If you want to see bald eagles, we have the place for you – Merrymeeting Bay. In a four-hour, seven-mile paddling outing from the Bay Bridge Landing boat launch site in Brunswick, we enjoyed 10 eagle sightings.

The plan had been to paddle north to the Muddy River in Topsham and explore up to the Foreside Road bridge, but instead we focused on weaving in and out of the islands at the south end of Merrymeeting Bay, where the Androscoggin River empties into a broad basin that gathers waters from five rivers.

The boat launch is located at the granite remains of the former Merrymeeting Bay Bridge, a 2,700-foot long toll bridge that was built in 1836 and destroyed by a spring flood in 1896. Sixty years of commerce traversed back and forth over the bridge. Ox carts and horse-drawn carriages hauled tons of hay, fresh produce and firewood across the river to the bustling shipping center of Bath. The forested island halfway across the river provided a natural middle span.

It is amazing today to gaze up at the large trees growing on the remains of the granite piers on both sides of Mustard Island. Mother Nature violently reclaimed the bridge by throwing floods, shifting sands and ice at it, and then ever so subtly continued the destruction by nurturing grasses, junipers, pines, birches and oak on its road surface. In a hundred years, will Interstate 95 look the same – completely grown over?

From Cooks Corner in Brunswick follow the Bath Road to the traffic light leading into Lowe’s. Turn left onto the Old Bath Road and follow it for two miles.

At 0.2 miles beyond the Word of God Fellowship Church, turn left onto Driscoll Street. In another 0.2 miles turn left onto the Bay Bridge Road and follow it 0.2 miles to the landing. For help in getting there consult the Delorme Maine Atlas and Gazetteer (map No. 6).

You can drive all the way down the narrow gravel lane to the launch site, and then park back up at the parking area. Many folks were fishing for pike from the granite pier. One of the fellows boldly proclaimed that the next Maine State record pike will most likely come from these waters.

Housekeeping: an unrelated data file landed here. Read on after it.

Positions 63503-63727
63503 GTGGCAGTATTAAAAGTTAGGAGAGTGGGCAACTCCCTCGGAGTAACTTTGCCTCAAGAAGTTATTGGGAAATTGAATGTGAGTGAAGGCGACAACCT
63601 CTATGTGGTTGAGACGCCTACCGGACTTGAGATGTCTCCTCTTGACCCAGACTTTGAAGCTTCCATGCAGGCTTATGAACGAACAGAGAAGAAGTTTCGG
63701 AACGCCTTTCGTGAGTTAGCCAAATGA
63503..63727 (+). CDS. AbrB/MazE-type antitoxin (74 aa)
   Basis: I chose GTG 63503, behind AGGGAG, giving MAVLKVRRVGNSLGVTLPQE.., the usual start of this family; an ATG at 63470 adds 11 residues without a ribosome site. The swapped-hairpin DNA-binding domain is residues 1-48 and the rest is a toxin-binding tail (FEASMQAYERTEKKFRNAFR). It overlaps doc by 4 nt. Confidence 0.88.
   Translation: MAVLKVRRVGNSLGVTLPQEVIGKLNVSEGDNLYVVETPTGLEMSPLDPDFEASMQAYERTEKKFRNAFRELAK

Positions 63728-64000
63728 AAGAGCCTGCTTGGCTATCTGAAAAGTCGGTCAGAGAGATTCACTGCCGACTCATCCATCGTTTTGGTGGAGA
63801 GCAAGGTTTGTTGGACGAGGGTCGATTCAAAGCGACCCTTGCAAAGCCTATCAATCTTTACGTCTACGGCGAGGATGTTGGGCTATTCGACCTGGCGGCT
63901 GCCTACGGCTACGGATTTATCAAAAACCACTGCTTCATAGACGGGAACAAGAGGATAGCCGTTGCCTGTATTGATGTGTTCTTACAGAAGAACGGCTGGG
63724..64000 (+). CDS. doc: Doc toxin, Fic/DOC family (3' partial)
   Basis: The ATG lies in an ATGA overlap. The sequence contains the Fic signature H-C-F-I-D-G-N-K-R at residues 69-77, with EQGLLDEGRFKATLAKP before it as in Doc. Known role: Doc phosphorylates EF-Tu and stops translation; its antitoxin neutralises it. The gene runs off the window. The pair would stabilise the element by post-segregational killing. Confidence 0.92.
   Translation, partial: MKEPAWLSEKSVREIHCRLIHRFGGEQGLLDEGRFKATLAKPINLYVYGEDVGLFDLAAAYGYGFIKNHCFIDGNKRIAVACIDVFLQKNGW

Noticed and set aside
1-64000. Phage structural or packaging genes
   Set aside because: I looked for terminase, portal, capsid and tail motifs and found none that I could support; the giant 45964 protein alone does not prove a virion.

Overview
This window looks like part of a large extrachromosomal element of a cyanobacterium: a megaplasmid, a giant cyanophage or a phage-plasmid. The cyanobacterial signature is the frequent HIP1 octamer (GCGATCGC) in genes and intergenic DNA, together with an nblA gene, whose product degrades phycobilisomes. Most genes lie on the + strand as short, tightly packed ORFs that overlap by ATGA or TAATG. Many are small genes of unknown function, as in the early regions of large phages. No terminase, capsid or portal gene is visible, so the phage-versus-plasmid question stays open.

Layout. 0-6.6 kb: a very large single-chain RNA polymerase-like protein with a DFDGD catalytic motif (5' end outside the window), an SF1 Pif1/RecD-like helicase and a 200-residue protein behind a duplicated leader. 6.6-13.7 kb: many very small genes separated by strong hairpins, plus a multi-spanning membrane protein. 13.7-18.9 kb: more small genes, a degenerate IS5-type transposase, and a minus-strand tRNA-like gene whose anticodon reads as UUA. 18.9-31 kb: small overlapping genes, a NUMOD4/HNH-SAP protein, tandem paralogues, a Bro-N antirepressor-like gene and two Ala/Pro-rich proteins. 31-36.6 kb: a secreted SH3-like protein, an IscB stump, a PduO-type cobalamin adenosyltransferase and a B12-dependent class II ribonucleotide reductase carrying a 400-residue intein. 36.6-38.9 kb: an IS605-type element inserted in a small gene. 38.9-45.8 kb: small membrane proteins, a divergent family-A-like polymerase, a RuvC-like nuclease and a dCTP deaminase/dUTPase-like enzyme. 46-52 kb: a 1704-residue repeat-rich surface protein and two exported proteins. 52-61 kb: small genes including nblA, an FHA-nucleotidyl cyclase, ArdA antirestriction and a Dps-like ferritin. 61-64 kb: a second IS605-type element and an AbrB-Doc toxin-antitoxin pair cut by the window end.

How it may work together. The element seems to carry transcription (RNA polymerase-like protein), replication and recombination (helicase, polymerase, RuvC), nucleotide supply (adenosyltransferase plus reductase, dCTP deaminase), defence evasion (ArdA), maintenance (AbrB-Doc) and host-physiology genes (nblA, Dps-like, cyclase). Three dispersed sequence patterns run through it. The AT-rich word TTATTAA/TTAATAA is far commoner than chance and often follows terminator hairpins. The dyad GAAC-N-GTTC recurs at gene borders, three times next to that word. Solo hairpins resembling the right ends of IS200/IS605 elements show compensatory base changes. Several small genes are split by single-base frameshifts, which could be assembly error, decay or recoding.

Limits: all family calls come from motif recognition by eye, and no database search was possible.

Starting with Mustard Island, a quarter-mile to the west, you can paddle around six islands on your way north toward Bald Head. Some of the islands are high and guarded by steep ledges, others are large sandbars overgrown with trees and vegetation.

Merrymeeting Bay is a huge body of water; think of it as a tidal lake. Its size and positioning make it susceptible to strong winds.

But there are enough protective islands, hidden estuaries and marshes to allow you to adapt your route to the conditions. The bay is one giant buffet line for fish, mammals and birds, making this one of the best areas in the Northeast for wildlife viewing.

The eagles know where the food is.

As we headed back along the eastern shoreline from our turn-around point at a small island 1.5 miles south of Bald Head, we dipped into a winding waterway leading into a vast secluded marsh. All signs of civilization vanished. There was a noticeable current created by the incoming tide, and with a freshening tailwind we flew along. Would we be able to sneak out the other side back into the bay or would we have to backtrack?

Rows of black willows hung over the water providing a natural cathedral. Their yellowish-green spring leaves were brilliant in the late morning sun. The bark and leaves were once used to treat symptoms of rheumatism. Today a synthetic variety of that healing ingredient is the key component of aspirin.

Many radiant green clumps of false hellebore poked up out of the rising water. We came to a small beaver lodge at a fork in the ever-narrowing stream. It was obvious now that we would have to backtrack the half-mile back out to open water, enjoying once again the majesty of willows, the distinctive calls of red-winged blackbirds and kingfisher. As we emerged out into the bay a flock of 50 common mergansers erupted up into the air. We had seen a number of pairs throughout the morning, but 50 rising as one was quite impressive. A loon may define the blackness of black, but surely does the male common merganser define the whiteness of white.

Before heading in, we paddled over to the granite pier on the eastern side of Mustard Island to see if we could find and follow the roadway across the island to the western side. After skirting around a tangle of downed trees, we easily followed the route to the other side. We carefully wove our way through juniper and other leg rippers to the granite blocks teetering at the end. If you are going to hang out on this island, save your hanging out for the level granite blocks on the eastern side. This is a fabulous spot for a picnic lunch, for snoozing in the sun, and for scanning the sky for eagles, osprey and geese. The views up and down the bay are far-reaching and spectacular. With pride you will note the chain of islands you followed up to the Bald Head area, and gazing south maybe you will begin planning a return later in the summer for exploration of the many islands upstream of Mustard Island. 

Michael Perry is the former director of the L.L.Bean Outdoor Discovery Schools, and founder of Dreams Unlimited, specializing in inspiring outdoor slide programs for civic groups, businesses, and schools. He can be contacted at:

dreams @suscom-maine.net


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